# Why Differential equation is not a good way to model chemical reaction networks [closed]

I'm a computer scientist and mostly code and have worked with Boolean models of cell level molecule transfer. Now i'm reading about the Biological pathways and modelling chemical reaction networks / Actions / Post translation modification and have no idea about differential equations.

What are the pro's and con's of modelling these situations as differential equation Vs Boolean Vs Rule based approach.

• Can you please clarify what you mean by these situations? The expression chemical reaction network is extremely broad and one cannot answer your question is such general terms. Also, it is unclear to me why you would consider by default that differential equations are "not good" to model "chemical reaction networks". The most famous equation in the field of molecular biology is Michaelis-Menten kinetic which result form a series of non-linear ordinary differential equations. I am voting to close as too broad. Sep 19 '17 at 0:38
• Most respectfully speaking, if you don't know anything about differential equations, then an explanation of how they're used to model biology, to then perhaps implement into a program, won't do you any good. To study diff' eq's, you first need calculus I & II. However, to try to provide some kind of answer.. various branches of mathematics come with their own mathematical structures, just like various programming languages do. And, depending on what you wish to achieve, you will select a specific language/branch of math, to then utilize the structures & the features that come with them.
– user22020
Sep 19 '17 at 4:15
• For example, in programming, linked lists are really good with inserting & removing elements in a collection. Sometimes this is useful, other times not so much. Well, perhaps with math, you may want to use differential equations in order to take on a continuous perspective when modeling your system, which has it's own benefits, like possibly being able to assume differentiation for an entire function. If you were to take a combinatoric approach though, of which is most often the mathematics of computer science, you may be able to utilize the features of a graph instead. It just depends..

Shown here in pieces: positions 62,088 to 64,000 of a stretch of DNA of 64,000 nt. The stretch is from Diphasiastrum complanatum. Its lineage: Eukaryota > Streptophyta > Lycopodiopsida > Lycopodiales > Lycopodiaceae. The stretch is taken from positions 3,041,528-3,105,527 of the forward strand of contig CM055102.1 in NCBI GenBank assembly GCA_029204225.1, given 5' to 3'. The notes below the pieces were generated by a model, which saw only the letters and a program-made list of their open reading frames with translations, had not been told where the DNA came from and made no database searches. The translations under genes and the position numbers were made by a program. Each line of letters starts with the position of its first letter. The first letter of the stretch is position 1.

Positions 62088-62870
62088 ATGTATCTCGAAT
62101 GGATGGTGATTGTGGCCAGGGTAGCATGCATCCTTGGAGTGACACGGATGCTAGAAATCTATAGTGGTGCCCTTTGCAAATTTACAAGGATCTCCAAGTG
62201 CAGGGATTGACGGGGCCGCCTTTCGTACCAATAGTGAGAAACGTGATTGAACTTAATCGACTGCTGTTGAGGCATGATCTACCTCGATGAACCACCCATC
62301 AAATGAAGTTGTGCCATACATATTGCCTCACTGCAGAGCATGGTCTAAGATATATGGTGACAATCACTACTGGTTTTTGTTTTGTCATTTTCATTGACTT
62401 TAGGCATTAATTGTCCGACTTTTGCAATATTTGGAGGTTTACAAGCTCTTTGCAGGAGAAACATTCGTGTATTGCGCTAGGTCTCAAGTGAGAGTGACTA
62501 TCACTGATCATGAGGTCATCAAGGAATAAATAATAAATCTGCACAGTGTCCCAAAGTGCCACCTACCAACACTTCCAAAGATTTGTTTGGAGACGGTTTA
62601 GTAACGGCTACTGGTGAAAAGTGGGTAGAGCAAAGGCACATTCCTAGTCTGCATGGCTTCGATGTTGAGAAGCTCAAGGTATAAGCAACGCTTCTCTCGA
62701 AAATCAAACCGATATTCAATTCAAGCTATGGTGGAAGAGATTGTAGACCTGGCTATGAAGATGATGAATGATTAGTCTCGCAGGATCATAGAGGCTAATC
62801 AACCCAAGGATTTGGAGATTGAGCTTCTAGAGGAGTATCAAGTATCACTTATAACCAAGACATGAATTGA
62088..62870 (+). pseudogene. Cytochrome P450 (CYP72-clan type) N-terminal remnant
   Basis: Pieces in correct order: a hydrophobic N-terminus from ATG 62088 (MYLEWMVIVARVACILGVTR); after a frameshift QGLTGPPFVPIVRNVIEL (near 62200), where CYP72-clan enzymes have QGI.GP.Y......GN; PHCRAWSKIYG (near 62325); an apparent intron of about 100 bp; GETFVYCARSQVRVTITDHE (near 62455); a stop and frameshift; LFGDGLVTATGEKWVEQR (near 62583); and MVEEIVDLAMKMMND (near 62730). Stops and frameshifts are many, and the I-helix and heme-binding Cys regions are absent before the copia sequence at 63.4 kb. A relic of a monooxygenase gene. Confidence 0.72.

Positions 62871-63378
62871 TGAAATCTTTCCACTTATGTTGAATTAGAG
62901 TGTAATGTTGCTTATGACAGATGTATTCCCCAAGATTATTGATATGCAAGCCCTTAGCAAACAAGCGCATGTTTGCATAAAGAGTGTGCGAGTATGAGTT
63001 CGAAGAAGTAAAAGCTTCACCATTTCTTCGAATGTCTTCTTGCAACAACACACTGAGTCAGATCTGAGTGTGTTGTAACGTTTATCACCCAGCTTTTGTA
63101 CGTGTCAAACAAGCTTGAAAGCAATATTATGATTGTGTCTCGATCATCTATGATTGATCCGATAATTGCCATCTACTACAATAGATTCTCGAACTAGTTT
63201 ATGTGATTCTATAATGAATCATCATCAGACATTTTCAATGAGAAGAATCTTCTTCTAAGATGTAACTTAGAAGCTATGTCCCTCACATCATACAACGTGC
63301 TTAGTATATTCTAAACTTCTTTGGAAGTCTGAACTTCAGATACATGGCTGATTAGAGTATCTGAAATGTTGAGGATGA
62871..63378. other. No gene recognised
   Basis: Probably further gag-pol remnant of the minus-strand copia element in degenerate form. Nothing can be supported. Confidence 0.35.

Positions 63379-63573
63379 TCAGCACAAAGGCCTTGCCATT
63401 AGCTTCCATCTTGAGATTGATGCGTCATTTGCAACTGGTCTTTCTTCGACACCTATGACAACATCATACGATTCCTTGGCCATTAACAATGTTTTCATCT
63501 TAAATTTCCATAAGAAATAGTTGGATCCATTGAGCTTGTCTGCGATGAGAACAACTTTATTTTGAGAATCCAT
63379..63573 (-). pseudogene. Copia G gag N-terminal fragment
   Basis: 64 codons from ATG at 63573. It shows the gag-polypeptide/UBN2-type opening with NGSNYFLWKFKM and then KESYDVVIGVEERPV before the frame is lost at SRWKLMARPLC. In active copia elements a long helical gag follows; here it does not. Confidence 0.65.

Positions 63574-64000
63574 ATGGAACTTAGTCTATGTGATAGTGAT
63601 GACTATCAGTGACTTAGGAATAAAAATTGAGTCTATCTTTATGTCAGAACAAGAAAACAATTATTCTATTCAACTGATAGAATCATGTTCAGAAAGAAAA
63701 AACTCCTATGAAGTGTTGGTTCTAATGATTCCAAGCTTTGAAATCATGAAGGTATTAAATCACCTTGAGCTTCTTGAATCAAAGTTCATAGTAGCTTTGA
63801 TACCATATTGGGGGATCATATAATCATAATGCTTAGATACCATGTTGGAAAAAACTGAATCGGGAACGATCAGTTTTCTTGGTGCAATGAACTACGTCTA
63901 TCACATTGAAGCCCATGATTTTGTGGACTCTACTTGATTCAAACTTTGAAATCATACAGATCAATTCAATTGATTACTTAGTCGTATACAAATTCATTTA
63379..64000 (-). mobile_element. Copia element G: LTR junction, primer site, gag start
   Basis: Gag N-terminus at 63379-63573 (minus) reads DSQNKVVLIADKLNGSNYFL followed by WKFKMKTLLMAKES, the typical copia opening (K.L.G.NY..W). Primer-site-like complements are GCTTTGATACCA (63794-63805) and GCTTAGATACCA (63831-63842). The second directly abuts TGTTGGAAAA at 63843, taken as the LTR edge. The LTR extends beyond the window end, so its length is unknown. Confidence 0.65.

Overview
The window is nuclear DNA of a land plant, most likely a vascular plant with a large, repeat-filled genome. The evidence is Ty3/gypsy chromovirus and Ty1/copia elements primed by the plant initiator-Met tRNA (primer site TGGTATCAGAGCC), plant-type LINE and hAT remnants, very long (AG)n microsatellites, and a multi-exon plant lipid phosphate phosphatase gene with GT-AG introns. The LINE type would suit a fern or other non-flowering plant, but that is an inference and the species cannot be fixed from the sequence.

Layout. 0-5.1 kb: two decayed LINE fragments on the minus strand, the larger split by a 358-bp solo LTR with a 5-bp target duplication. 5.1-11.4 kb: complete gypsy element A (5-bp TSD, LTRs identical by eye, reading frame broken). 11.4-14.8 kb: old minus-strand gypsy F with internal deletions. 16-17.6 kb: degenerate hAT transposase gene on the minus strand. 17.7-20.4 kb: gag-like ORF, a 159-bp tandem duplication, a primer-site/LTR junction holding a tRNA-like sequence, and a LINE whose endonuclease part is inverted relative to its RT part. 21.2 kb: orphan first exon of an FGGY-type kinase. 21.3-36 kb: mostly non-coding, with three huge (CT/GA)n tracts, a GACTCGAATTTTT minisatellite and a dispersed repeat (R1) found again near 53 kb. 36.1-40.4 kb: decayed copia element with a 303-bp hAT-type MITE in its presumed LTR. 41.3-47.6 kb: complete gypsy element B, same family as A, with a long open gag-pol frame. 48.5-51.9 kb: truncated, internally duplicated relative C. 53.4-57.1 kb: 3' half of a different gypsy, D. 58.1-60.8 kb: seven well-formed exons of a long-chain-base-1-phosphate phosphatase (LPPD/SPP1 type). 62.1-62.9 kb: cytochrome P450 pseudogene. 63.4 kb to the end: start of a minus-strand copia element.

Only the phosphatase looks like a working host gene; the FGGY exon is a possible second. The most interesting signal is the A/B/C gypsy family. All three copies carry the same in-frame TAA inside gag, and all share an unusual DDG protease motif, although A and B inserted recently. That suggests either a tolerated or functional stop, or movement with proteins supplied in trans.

– user22020
Sep 19 '17 at 4:28
• I will say though that, at least from what I know of, every physical system we study can be expressed using differential equations (and most often is). There are of course many physical systems too complex for us to elegantly express, and so new & advancing research [in this branch of mathematics] is currently exploring difference equations & fractional calculus. That being said, you would highly, highly benefit from becoming at least somewhat knowledgeable of differential equations. Calc I & II, linear algebra (not necessarily needed but will help a lot), then differential equations.
– user22020
Sep 19 '17 at 4:44